Last alarm for 19 of Prescott Arizona’s elite firefighting squad


Credit: Heroes Memorial Foundation, Inc.

PRESCOTT, AZ – Nineteen firefighters were killed in Arizona Sunday, fighting one of the deadliest blazes in history.

The firefighters were members of an elite “hotshot” crew, calling themselves the ‘Granite Mountain Hotshots.’ There task was to dig a firebreak to create an escape route.

According to Arizona State Forestry Division spokesman, Art Morrison. ”A hotshot crew are the elite firefighters. They’re usually a 20-person crew, and they’re the ones who actually go in and dig the fire line, cut the brush to make a fuel break. And so they would be as close to the fire as they felt they safely could.”

One of the fallen Andrew Ashcraft Credit: Facebook - In Memory of Prescott FF

One of the fallen
Andrew Ashcraft
Credit: Facebook – In Memory of Prescott FF

Morrison went on to explain, “In normal circumstances, when you’re digging fire line, you make sure you have a good escape route, and you have a safety zone set up. Evidently, their safety zone wasn’t big enough, and the fire just overtook them.”

The 20 man crew deployed their fire shelters near the town of Yarnell in central Arizona just as the fire started to overtake them. Fire shelters are tent-like structures to help shield firefighters from heat and flames. The flames were too much for the fire shelters killing 19 of the 20 firemen.

The names have been released.

Andrew Ashcraft, 29
Robert Caldwell, 23
Travis Carter, 31
Dustin Deford, 24
Christopher Mackenzie, 30
Eric Marsh, 43
Grant McKee, 21
Sean Misner, 26
Scott Norris, 28
Wade Parker, 22
John Percin, 24
Anthony Rose, 23
Jesse Steed, 36
Joe Thurston, 32
Travis Turbyfill, 27
William Warneke, 25
Clayton Whitted, 28
Kevin Woyjeck, 21
Garret Zuppiger, 27

The Granite Mountain Hotshots recruited only the most elite firefighters to their ranks, requiring candidates to complete a boot camp-style test to prove they were in peak physical condition.

Would-be members must run 1.5 miles in 10 minutes and 35 seconds, complete 40 sit-ups in 60 seconds, 25 push-ups in 60 seconds, and seven pull-ups.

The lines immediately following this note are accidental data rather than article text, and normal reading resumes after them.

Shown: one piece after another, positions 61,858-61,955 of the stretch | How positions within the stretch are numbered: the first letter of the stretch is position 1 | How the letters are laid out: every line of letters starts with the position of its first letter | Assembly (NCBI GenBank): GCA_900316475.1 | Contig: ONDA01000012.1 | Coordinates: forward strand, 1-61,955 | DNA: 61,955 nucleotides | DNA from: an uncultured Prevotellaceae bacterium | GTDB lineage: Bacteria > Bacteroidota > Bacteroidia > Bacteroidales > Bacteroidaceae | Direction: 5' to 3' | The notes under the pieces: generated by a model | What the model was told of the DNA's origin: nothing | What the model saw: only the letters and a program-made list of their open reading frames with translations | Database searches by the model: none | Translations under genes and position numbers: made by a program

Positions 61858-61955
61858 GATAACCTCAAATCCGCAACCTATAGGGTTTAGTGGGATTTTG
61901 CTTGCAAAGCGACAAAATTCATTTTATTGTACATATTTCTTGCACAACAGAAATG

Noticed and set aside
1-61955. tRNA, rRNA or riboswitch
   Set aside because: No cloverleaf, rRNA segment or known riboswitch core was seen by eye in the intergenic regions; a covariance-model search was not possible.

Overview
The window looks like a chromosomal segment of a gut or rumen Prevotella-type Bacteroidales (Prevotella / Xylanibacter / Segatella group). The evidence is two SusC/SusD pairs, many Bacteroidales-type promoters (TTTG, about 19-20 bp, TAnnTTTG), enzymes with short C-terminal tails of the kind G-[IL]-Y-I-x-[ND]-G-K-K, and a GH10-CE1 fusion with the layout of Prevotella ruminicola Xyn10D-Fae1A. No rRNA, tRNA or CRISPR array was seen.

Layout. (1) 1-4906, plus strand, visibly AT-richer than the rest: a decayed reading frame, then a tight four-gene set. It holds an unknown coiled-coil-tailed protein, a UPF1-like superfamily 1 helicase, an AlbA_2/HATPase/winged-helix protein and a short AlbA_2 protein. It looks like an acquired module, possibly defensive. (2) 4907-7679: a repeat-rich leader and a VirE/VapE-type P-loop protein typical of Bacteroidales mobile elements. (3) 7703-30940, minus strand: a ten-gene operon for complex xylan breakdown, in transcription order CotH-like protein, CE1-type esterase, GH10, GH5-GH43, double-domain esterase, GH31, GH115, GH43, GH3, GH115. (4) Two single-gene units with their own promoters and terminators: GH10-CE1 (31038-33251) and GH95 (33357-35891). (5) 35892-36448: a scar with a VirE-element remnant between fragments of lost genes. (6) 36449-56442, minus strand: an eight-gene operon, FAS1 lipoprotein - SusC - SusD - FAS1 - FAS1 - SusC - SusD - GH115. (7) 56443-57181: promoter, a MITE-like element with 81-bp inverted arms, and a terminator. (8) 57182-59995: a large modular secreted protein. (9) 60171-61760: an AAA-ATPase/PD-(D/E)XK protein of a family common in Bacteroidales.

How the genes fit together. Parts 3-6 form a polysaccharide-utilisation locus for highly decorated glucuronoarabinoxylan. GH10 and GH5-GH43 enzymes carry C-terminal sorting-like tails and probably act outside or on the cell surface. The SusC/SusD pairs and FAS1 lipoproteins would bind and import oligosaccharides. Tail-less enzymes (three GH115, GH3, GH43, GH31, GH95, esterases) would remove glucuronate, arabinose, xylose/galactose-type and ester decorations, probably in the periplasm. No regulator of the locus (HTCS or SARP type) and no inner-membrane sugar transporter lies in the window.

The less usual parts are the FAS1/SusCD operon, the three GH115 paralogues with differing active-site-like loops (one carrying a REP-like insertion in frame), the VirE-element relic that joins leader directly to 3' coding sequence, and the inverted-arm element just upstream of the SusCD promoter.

According to the Granite Mountain Hotshot’s website, “We believe in rigorous physical and mental training, which allows us to perform at the optimum level in any location and under any circumstances. We are routinely exposed to extreme environmental conditions, long work hours, long travel hours and the most demanding of fire-line tasks. Comforts such as beds, showers and hot meals are not always common.”

Their training consists of running, hiking, yoga, doing core exercises and weight training.

Problem solving, teamwork, ability to make decisions in a stressful environment and being nice were just some of the attributes sought after in a candidate.

This elite organization of firefighters was established in 2002.

Individuals carried 50-70 pounds on their back, hiked seven miles or more to where they needed to work, and worked up to 14 hours, sometimes longer. The average age of the men in the hotshot crew was 22-years-old.

Prescott Fire Department spokesman Wade Ward said, “They have to be ready to leave for an assignment on two hours’ notice, which sometimes means missing family events. They have to be prepared to be on that assignment for 21 days, get two days rest at home, and possibly be sent out on another 21-day assignment.” Ward added, “it had to be the perfect storm in order for this to happen.”

The team had recently returned from fighting a wildfire in New Mexico.

The fire, which investigators believe was sparked by lightning, also destroyed more than 200 buildings in the town, which is home to about 700 people.

“This is as dark a day as I can remember,” Arizona Gov. Jan Brewer said in a statement on Sunday. “It may be days or longer before an investigation reveals how this tragedy occurred, but the essence we already know in our hearts: fighting fires is dangerous work. The risk is well-known to the brave men and women who don their gear and do battle against forest and flame.

“When a tragedy like this strikes, all we can do is offer our eternal gratitude to the fallen, and prayers for the families and friends left behind. God bless them all.”

President Obama said in a statement praised firefighters as “heroes — highly-skilled professionals who, like so many across our country do every day, selflessly put themselves in harm’s way to protect the lives and property of fellow citizens they would never meet.”

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